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Everyday Cheapskate: Breaking Up Is Hard To Do

Mary Hunt on

Closing a credit card account is not for the faint of heart. So, why bother? Oh, let me count the ways:

No. 1: Excessive lines of credit -- even those with a $0 balance -- can wreak havoc on your credit rating.

No. 2: Many open lines of credit are difficult to manage.

No. 3: Let's not forget that temptation factor.

Truth be told, all you really need is one -- two at the most -- good, all-purpose credit cards.

Now, before we get into how to close accounts, let's look at the facts. Banks, credit card companies and retail credit granters are very keen on retaining their revolving "open-end" credit accounts (from the Latin root meaning there's no end to the amount of money we intend to squeeze from you during your lifetime).


These companies paid dearly to bait, snag and reel you in. You are an asset on the balance sheet. And since the time you first met, it's likely you've rewarded them handsomely.

When they learn you're breaking up, they will not be happy. In fact, they may ignore your every attempt to do so. Note: It is not advisable to close an account until you have achieved a $0 balance. To do otherwise invites an interest increase to the maximum allowed by law and possibly a demand for the entire balance to be paid immediately.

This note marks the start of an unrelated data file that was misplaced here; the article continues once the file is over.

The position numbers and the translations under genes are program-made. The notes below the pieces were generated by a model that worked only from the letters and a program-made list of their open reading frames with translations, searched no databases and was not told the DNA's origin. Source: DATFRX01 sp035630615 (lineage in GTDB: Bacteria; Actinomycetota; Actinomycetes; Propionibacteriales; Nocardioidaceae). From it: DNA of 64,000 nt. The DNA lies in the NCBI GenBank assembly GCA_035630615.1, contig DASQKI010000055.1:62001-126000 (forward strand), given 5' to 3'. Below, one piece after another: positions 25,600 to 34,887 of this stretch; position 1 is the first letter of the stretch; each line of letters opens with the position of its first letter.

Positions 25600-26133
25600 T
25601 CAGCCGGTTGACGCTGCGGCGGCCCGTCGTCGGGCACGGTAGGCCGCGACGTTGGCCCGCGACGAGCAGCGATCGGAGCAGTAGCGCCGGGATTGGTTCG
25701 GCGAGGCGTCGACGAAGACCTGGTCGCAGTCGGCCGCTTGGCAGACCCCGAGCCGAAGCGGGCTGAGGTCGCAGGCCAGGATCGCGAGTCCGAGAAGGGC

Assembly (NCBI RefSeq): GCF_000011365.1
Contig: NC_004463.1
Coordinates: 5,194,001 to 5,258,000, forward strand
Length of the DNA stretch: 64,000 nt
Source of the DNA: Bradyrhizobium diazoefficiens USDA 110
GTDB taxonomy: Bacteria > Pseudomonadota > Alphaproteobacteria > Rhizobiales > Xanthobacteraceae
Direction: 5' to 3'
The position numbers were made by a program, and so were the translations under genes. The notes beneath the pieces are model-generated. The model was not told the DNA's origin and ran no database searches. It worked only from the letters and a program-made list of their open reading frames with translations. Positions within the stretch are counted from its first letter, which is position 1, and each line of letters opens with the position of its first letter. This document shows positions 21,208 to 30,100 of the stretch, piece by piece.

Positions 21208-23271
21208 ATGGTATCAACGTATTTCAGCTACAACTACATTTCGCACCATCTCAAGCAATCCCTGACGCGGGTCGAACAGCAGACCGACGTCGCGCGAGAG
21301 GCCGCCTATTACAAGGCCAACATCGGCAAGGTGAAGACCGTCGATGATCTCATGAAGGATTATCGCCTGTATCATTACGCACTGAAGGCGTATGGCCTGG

Find the toll-free number for customer service (find it on the back of the credit card, on the last statement or possibly on your credit report). Tell the rep to close your account. You'll get an argument, of course, but stick to your guns. Say, "Close my account, and report it closed to the credit bureaus." Make a note of the full name of the person you spoke with and the date you made this request.


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